The interest I have in the medical field and in the Academy was sparked by a tragic personal event; the death of my neighbor who was a cancer patient. Ever since then I've wanted to help those in need via medicine. The Medical Academy is the perfect starting point for that goal, because it combines textbook knowledge with hands-on experience. I believe that an academy better prepares a student in an area they are particularly passionate about in addition to the regular and general information they receive in a traditional class. In my opinion, academies better prepare students for the future. Students will feel more comfortable going to college classes relating to a particular career field and will adjust and adapt easier. This will be due to the plethora of knowledge they gain in a high school academy.
Ever since joining the Medical Academy at Lake Region High School, I have been excited about waking up every morning to go to school. My attendance has increased and being in an academy has made me want to push myself in all my other classes! Being interested in the medical field means that I need top-notch grades all around.
I hope to learn as much as possible in my academy. I plan to take Latin language classes online to prepare me for college and eventually Pharmacy school. My major career goals include getting a Doctorate degree in pharmacy and working in the clinical sector.
TALON Robotics at Polk State College engages students in active science, technology, engineering, and math (STEM) learning. This exciting program serves 120 middle school and 72 high school students. Register to become an Eaglebot or Technobot today.
Their secret to success? Hard work, long hours and rubber bands. It may seem odd that five teenagers can get so excited over a bag of rubber bands - but they have earned bragging rights with the help of the stretchy circles. Winter Haven High School's robotics team is rolling toward a national competition after an unexpected win in its second year.
In recognition of Career and Technical Education Month, students met at Florida's Capitol to share career and technical education success stories. Seven Polk Academies' students joined more than 200 students and teachers from 50+ high schools, technical centers, state colleges and state career and technical student organizations at the state Capitol on February 11, 2014. These students' displays and demonstrations highlighted the importance of career and technical education programs. This 5th Annual CTE Day on the Hill was a platform showcasing student's knowledge learned in CTE classes as well as the skills achieved for a competitive career in today's job market.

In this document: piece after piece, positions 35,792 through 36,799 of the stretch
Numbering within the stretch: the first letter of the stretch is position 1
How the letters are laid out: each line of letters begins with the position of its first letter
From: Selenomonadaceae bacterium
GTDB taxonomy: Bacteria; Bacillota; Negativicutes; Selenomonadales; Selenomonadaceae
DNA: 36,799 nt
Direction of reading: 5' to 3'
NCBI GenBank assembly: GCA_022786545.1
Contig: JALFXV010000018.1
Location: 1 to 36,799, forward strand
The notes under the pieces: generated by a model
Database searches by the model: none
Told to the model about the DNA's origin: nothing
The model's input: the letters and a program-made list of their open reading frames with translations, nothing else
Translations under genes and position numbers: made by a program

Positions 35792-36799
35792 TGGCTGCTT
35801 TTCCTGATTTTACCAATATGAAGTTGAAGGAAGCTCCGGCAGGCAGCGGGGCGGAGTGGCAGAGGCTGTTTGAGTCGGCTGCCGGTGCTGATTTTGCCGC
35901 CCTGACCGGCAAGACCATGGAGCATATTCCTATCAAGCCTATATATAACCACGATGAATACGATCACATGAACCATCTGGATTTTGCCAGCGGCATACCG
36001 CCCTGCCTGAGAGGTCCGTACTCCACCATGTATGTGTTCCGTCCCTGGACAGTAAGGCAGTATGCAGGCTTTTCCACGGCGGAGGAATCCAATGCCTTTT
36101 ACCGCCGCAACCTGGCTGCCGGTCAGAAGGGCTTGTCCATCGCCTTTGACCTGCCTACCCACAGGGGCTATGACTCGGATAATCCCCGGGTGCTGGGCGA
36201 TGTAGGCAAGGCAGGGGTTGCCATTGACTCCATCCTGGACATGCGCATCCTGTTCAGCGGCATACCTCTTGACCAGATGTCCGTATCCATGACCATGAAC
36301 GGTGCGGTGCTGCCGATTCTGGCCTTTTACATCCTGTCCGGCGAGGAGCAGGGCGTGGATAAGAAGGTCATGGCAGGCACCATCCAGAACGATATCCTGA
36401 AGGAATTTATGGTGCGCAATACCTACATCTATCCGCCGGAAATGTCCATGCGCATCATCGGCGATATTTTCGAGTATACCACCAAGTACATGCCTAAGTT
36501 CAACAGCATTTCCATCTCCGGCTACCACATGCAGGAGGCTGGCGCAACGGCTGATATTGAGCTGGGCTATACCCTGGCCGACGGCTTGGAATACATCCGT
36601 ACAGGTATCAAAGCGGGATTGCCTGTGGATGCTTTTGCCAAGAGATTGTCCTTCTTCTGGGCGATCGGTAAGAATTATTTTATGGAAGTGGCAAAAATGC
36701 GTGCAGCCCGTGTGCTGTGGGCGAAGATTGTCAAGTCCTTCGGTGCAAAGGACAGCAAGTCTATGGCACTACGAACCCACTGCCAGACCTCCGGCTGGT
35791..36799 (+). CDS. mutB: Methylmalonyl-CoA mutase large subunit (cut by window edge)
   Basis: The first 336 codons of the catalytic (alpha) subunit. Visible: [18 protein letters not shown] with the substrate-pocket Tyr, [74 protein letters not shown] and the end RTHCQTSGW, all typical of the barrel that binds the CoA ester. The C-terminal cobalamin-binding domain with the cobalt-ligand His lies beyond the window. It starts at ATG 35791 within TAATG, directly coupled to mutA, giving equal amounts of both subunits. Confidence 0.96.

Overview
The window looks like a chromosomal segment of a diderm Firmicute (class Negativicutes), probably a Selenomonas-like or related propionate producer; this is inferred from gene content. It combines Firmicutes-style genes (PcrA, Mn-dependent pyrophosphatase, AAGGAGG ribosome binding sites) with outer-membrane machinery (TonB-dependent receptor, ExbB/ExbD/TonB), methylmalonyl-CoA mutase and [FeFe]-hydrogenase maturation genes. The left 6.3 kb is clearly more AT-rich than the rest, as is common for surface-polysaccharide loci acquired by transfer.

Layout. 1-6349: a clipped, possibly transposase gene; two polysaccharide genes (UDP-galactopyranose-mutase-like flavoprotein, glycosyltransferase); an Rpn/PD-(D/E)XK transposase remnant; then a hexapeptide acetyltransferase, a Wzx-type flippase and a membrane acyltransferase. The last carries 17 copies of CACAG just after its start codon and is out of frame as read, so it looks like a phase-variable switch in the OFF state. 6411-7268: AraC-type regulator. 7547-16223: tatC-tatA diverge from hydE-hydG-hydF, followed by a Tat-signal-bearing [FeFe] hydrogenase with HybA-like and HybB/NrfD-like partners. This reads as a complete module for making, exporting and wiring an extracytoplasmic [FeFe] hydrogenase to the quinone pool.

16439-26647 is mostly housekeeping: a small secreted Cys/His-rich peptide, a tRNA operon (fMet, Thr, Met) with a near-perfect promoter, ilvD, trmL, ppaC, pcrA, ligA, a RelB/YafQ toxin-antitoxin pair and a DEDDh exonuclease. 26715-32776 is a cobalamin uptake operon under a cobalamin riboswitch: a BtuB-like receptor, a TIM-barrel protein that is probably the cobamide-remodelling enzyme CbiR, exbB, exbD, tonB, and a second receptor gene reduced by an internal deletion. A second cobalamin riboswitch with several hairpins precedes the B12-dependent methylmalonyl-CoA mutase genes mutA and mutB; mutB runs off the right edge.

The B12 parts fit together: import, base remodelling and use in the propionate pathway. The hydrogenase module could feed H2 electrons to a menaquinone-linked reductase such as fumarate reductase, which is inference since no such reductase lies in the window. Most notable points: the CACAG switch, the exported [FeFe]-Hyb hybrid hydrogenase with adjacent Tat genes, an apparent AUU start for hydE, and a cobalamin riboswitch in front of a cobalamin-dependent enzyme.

Students played on a hoverboard, ate hummus, braided hair, and even petted a horse Tuesday during the first day of the sixth annual Polk academies WE3 Expo.
About 2,700 fifth- and eighth-graders roamed around three airplane hangars at Sun 'n Fun all day to see what more than 100 academies at 28 Polk schools had to offer.
The expo was designed to highlight career academies and workforce programs at middle, high and postsecondary schools around the county so incoming students could see what their options will be in higher grades.
Ridge Community High School isn't getting money for nothing, but with its Recording Arts Academy, the music is free. Students in the academy at Ridge are creating music for everything from the homecoming dance to radio commercials, including a remake of the 1985 Dire Straits song "Money for Nothing," all in class for school credit.